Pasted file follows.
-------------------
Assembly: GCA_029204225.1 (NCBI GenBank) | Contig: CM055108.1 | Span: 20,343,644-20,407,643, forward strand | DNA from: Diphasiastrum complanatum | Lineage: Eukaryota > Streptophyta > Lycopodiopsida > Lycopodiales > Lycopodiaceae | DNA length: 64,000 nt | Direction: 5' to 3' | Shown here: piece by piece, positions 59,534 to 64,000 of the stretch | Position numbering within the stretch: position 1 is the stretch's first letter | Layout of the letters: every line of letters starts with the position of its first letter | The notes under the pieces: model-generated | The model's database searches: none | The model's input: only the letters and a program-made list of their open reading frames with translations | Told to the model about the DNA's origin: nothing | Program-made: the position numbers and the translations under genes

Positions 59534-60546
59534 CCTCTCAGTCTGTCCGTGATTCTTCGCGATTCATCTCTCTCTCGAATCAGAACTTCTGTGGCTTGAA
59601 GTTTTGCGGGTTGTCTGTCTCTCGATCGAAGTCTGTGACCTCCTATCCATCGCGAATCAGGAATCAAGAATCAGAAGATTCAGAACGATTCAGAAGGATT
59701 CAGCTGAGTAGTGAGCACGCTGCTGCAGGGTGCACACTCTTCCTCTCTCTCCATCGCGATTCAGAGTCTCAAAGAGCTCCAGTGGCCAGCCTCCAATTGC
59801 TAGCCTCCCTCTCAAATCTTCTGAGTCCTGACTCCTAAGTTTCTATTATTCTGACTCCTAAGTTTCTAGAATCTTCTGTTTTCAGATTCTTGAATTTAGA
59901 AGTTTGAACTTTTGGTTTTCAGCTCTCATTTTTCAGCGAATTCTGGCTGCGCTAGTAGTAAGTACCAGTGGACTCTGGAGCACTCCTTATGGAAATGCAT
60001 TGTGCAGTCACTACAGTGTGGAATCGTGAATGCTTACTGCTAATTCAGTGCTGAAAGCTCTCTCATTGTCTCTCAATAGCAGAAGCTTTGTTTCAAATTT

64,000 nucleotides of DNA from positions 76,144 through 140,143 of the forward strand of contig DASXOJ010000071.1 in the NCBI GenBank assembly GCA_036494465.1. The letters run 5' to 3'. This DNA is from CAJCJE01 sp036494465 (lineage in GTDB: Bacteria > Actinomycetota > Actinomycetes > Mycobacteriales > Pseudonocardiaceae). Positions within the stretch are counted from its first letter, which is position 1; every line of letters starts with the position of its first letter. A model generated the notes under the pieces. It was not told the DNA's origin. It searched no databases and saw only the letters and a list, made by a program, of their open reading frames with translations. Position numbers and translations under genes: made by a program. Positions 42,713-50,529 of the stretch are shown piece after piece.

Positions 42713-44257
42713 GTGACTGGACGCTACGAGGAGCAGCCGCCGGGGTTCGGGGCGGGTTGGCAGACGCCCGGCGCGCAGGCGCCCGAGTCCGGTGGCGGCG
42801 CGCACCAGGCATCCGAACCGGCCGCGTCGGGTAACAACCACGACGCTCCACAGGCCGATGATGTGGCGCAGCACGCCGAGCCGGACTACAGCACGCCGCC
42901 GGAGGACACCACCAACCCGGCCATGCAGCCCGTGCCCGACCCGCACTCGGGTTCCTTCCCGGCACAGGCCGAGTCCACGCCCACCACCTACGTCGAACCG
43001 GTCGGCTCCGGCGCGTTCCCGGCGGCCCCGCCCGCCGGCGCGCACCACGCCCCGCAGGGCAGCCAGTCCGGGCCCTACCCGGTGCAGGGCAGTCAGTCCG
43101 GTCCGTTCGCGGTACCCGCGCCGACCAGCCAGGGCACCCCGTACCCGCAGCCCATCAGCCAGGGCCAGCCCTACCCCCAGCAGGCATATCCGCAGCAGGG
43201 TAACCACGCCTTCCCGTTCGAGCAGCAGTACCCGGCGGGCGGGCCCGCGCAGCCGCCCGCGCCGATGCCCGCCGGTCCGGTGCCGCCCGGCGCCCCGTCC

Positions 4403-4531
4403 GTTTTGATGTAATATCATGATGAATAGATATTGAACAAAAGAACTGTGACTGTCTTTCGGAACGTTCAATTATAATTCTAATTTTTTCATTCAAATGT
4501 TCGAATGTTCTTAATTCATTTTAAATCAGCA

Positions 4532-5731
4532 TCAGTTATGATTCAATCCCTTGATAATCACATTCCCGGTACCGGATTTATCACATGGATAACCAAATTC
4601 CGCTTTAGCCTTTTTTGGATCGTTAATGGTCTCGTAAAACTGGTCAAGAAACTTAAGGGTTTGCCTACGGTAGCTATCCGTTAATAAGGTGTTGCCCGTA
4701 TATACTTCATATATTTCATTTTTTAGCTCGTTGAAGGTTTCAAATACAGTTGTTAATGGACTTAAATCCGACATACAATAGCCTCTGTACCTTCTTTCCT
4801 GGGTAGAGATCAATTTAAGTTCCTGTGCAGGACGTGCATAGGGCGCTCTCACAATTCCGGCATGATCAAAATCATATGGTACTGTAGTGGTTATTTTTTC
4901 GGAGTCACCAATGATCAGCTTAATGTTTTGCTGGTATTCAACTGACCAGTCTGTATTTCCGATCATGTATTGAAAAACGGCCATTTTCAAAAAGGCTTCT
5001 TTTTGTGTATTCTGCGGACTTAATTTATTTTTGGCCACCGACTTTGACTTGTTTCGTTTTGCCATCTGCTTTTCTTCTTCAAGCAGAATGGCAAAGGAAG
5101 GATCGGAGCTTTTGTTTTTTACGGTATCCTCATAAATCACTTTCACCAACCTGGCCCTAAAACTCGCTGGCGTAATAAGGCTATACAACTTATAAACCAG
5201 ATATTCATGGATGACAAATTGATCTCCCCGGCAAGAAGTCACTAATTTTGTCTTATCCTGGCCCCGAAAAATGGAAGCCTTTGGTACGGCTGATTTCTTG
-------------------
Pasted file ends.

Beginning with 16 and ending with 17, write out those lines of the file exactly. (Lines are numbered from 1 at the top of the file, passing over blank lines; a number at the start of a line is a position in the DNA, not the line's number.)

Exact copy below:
43201 TAACCACGCCTTCCCGTTCGAGCAGCAGTACCCGGCGGGCGGGCCCGCGCAGCCGCCCGCGCCGATGCCCGCCGGTCCGGTGCCGCCCGGCGCCCCGTCC

Positions 4403-4531